To understand why jobs are so scarce, consider John McFarland and Nicole Rosen. The two share something in common: They're reluctant to spend freely.
McFarland is CEO of Baldor Electric Co. in Fort Smith, Ark.; Rosen is a consumer in Washington state. Each is earning and saving money. Yet McFarland won't hire until consumers spend more. And Rosen won't spend more until jobs seem secure.
Therein lies the standoff that helps explain the weakness of the recovery and the depth of the jobs crisis. Each side — employers on one, consumers on the other — is waiting for the other to spend more. Until then, the recovery will likely feel shaky. And job openings will be few.
Which side will blink first?
Many economists predict it will be businesses. Sometime this year, many companies are likely to decide they must replace worn-out equipment or they can't squeeze any more output from their existing staff, according to estimates from Moody's economy.com and IHS Global Insight. Some will then ramp up hiring.
Yet business expansion and hiring are likely to remain so modest that it could take until 2011 or 2012 for consumers to respond by opening their wallets. Until then, consumers and employers will likely remain wary of hiring or spending much. The national jobless rate, now 9.7 percent, will stay high. (Florida's jobless rate was 11.8 percent in December, with a delayed January report due out Wednesday.) And employers will create nowhere near the roughly 10 million jobs that economists say are needed to restore the job market to its prerecession health.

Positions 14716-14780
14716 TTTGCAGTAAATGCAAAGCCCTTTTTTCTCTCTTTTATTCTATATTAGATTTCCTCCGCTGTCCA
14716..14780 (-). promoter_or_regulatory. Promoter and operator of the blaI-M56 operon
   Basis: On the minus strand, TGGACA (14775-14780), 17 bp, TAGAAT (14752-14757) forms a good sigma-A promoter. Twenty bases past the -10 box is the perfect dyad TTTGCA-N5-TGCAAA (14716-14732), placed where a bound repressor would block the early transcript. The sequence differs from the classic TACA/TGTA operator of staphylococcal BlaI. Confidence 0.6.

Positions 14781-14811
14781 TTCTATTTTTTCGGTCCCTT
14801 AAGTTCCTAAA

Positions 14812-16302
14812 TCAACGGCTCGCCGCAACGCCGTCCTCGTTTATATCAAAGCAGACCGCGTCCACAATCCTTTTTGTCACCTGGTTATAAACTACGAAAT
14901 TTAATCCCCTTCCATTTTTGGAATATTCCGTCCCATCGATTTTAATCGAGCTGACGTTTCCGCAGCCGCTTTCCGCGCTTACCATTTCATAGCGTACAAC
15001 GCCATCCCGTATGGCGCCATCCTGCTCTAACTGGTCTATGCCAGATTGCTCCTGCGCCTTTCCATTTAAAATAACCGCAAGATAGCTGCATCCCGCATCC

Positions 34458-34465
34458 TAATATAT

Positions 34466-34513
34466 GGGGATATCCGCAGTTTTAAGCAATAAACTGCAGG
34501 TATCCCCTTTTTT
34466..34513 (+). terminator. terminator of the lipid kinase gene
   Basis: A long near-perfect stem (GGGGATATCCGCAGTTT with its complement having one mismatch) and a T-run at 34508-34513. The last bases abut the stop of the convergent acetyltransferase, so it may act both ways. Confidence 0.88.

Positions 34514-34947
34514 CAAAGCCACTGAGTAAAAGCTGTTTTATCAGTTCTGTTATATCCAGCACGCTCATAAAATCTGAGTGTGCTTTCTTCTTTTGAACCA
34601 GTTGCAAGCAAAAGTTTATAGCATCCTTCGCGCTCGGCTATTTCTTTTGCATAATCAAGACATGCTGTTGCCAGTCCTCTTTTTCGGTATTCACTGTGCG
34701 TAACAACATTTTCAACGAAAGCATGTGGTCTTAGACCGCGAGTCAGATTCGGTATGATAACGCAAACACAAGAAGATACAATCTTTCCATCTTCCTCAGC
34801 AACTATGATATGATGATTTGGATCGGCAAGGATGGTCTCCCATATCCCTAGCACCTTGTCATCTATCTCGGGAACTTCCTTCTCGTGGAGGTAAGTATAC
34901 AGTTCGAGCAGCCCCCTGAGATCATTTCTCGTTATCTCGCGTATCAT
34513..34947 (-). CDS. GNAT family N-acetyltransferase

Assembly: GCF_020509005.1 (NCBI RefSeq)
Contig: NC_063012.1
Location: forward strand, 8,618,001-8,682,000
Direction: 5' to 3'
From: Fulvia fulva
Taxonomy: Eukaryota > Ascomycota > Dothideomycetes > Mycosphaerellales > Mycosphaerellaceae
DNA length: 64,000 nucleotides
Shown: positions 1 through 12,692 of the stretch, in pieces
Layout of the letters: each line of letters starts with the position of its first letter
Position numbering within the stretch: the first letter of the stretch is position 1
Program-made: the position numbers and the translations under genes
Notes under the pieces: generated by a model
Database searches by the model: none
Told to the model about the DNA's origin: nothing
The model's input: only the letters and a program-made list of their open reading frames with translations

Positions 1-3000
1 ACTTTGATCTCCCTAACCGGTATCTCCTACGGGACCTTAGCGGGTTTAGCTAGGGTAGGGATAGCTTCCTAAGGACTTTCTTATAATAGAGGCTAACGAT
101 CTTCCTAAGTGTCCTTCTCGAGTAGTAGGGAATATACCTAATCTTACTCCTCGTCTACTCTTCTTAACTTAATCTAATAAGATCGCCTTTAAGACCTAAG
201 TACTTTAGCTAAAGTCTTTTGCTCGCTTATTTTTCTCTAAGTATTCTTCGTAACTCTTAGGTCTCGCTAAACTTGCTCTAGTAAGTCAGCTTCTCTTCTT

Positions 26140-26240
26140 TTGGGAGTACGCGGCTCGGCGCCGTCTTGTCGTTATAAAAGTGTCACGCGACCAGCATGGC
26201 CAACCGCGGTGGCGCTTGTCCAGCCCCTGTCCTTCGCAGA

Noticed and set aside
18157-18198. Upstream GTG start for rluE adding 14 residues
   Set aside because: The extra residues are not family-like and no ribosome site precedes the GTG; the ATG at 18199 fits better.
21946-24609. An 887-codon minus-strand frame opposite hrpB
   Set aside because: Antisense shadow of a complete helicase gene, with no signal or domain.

The government likely won't help much. Stimulus spending is waning. So are the Federal Reserve's emergency support programs. That leaves more of the job-creation burden for employers and consumers.
Yet companies are hoarding cash. And consumers — squeezed by flat wages, a tight job market and shrinking home equity, and loath to take on more debt — are stashing away savings and paring debt.
Since the financial crisis erupted, consumers have focused on saving. In 2009, the U.S. personal savings rate reached 4.3 percent, the highest since 1998.
Companies remain reluctant to invest in major projects that would require adding workers.
McFarland's is among them. Baldor Electric makes industrial motors for factories. Sales have ticked up this year. But nothing gives McFarland confidence that economic growth is poised to accelerate.
That's why Baldor isn't increasing spending or hiring. It ended 2009 with a record $215 million in cash flow. In better times, McFarland said Baldor would have plowed that money into upgrading equipment or adding to its work force of 6,500.
This year, Baldor used cash to pay down $121 million in debt.
If CEOs expect consumers like Rosen, 29, to start spending freely again, they'll be waiting a while. The freewheeling days are over. Rosen and her husband bought a $275,000 house in 2006 with an adjustable-rate mortgage. The rate is 8.5 percent now, and Rosen fears it will rise further.
"Nobody is giving us the confidence to go out and spend our savings," she said. "We may need it to pay our house payment. Or we may need it to pay medical bills."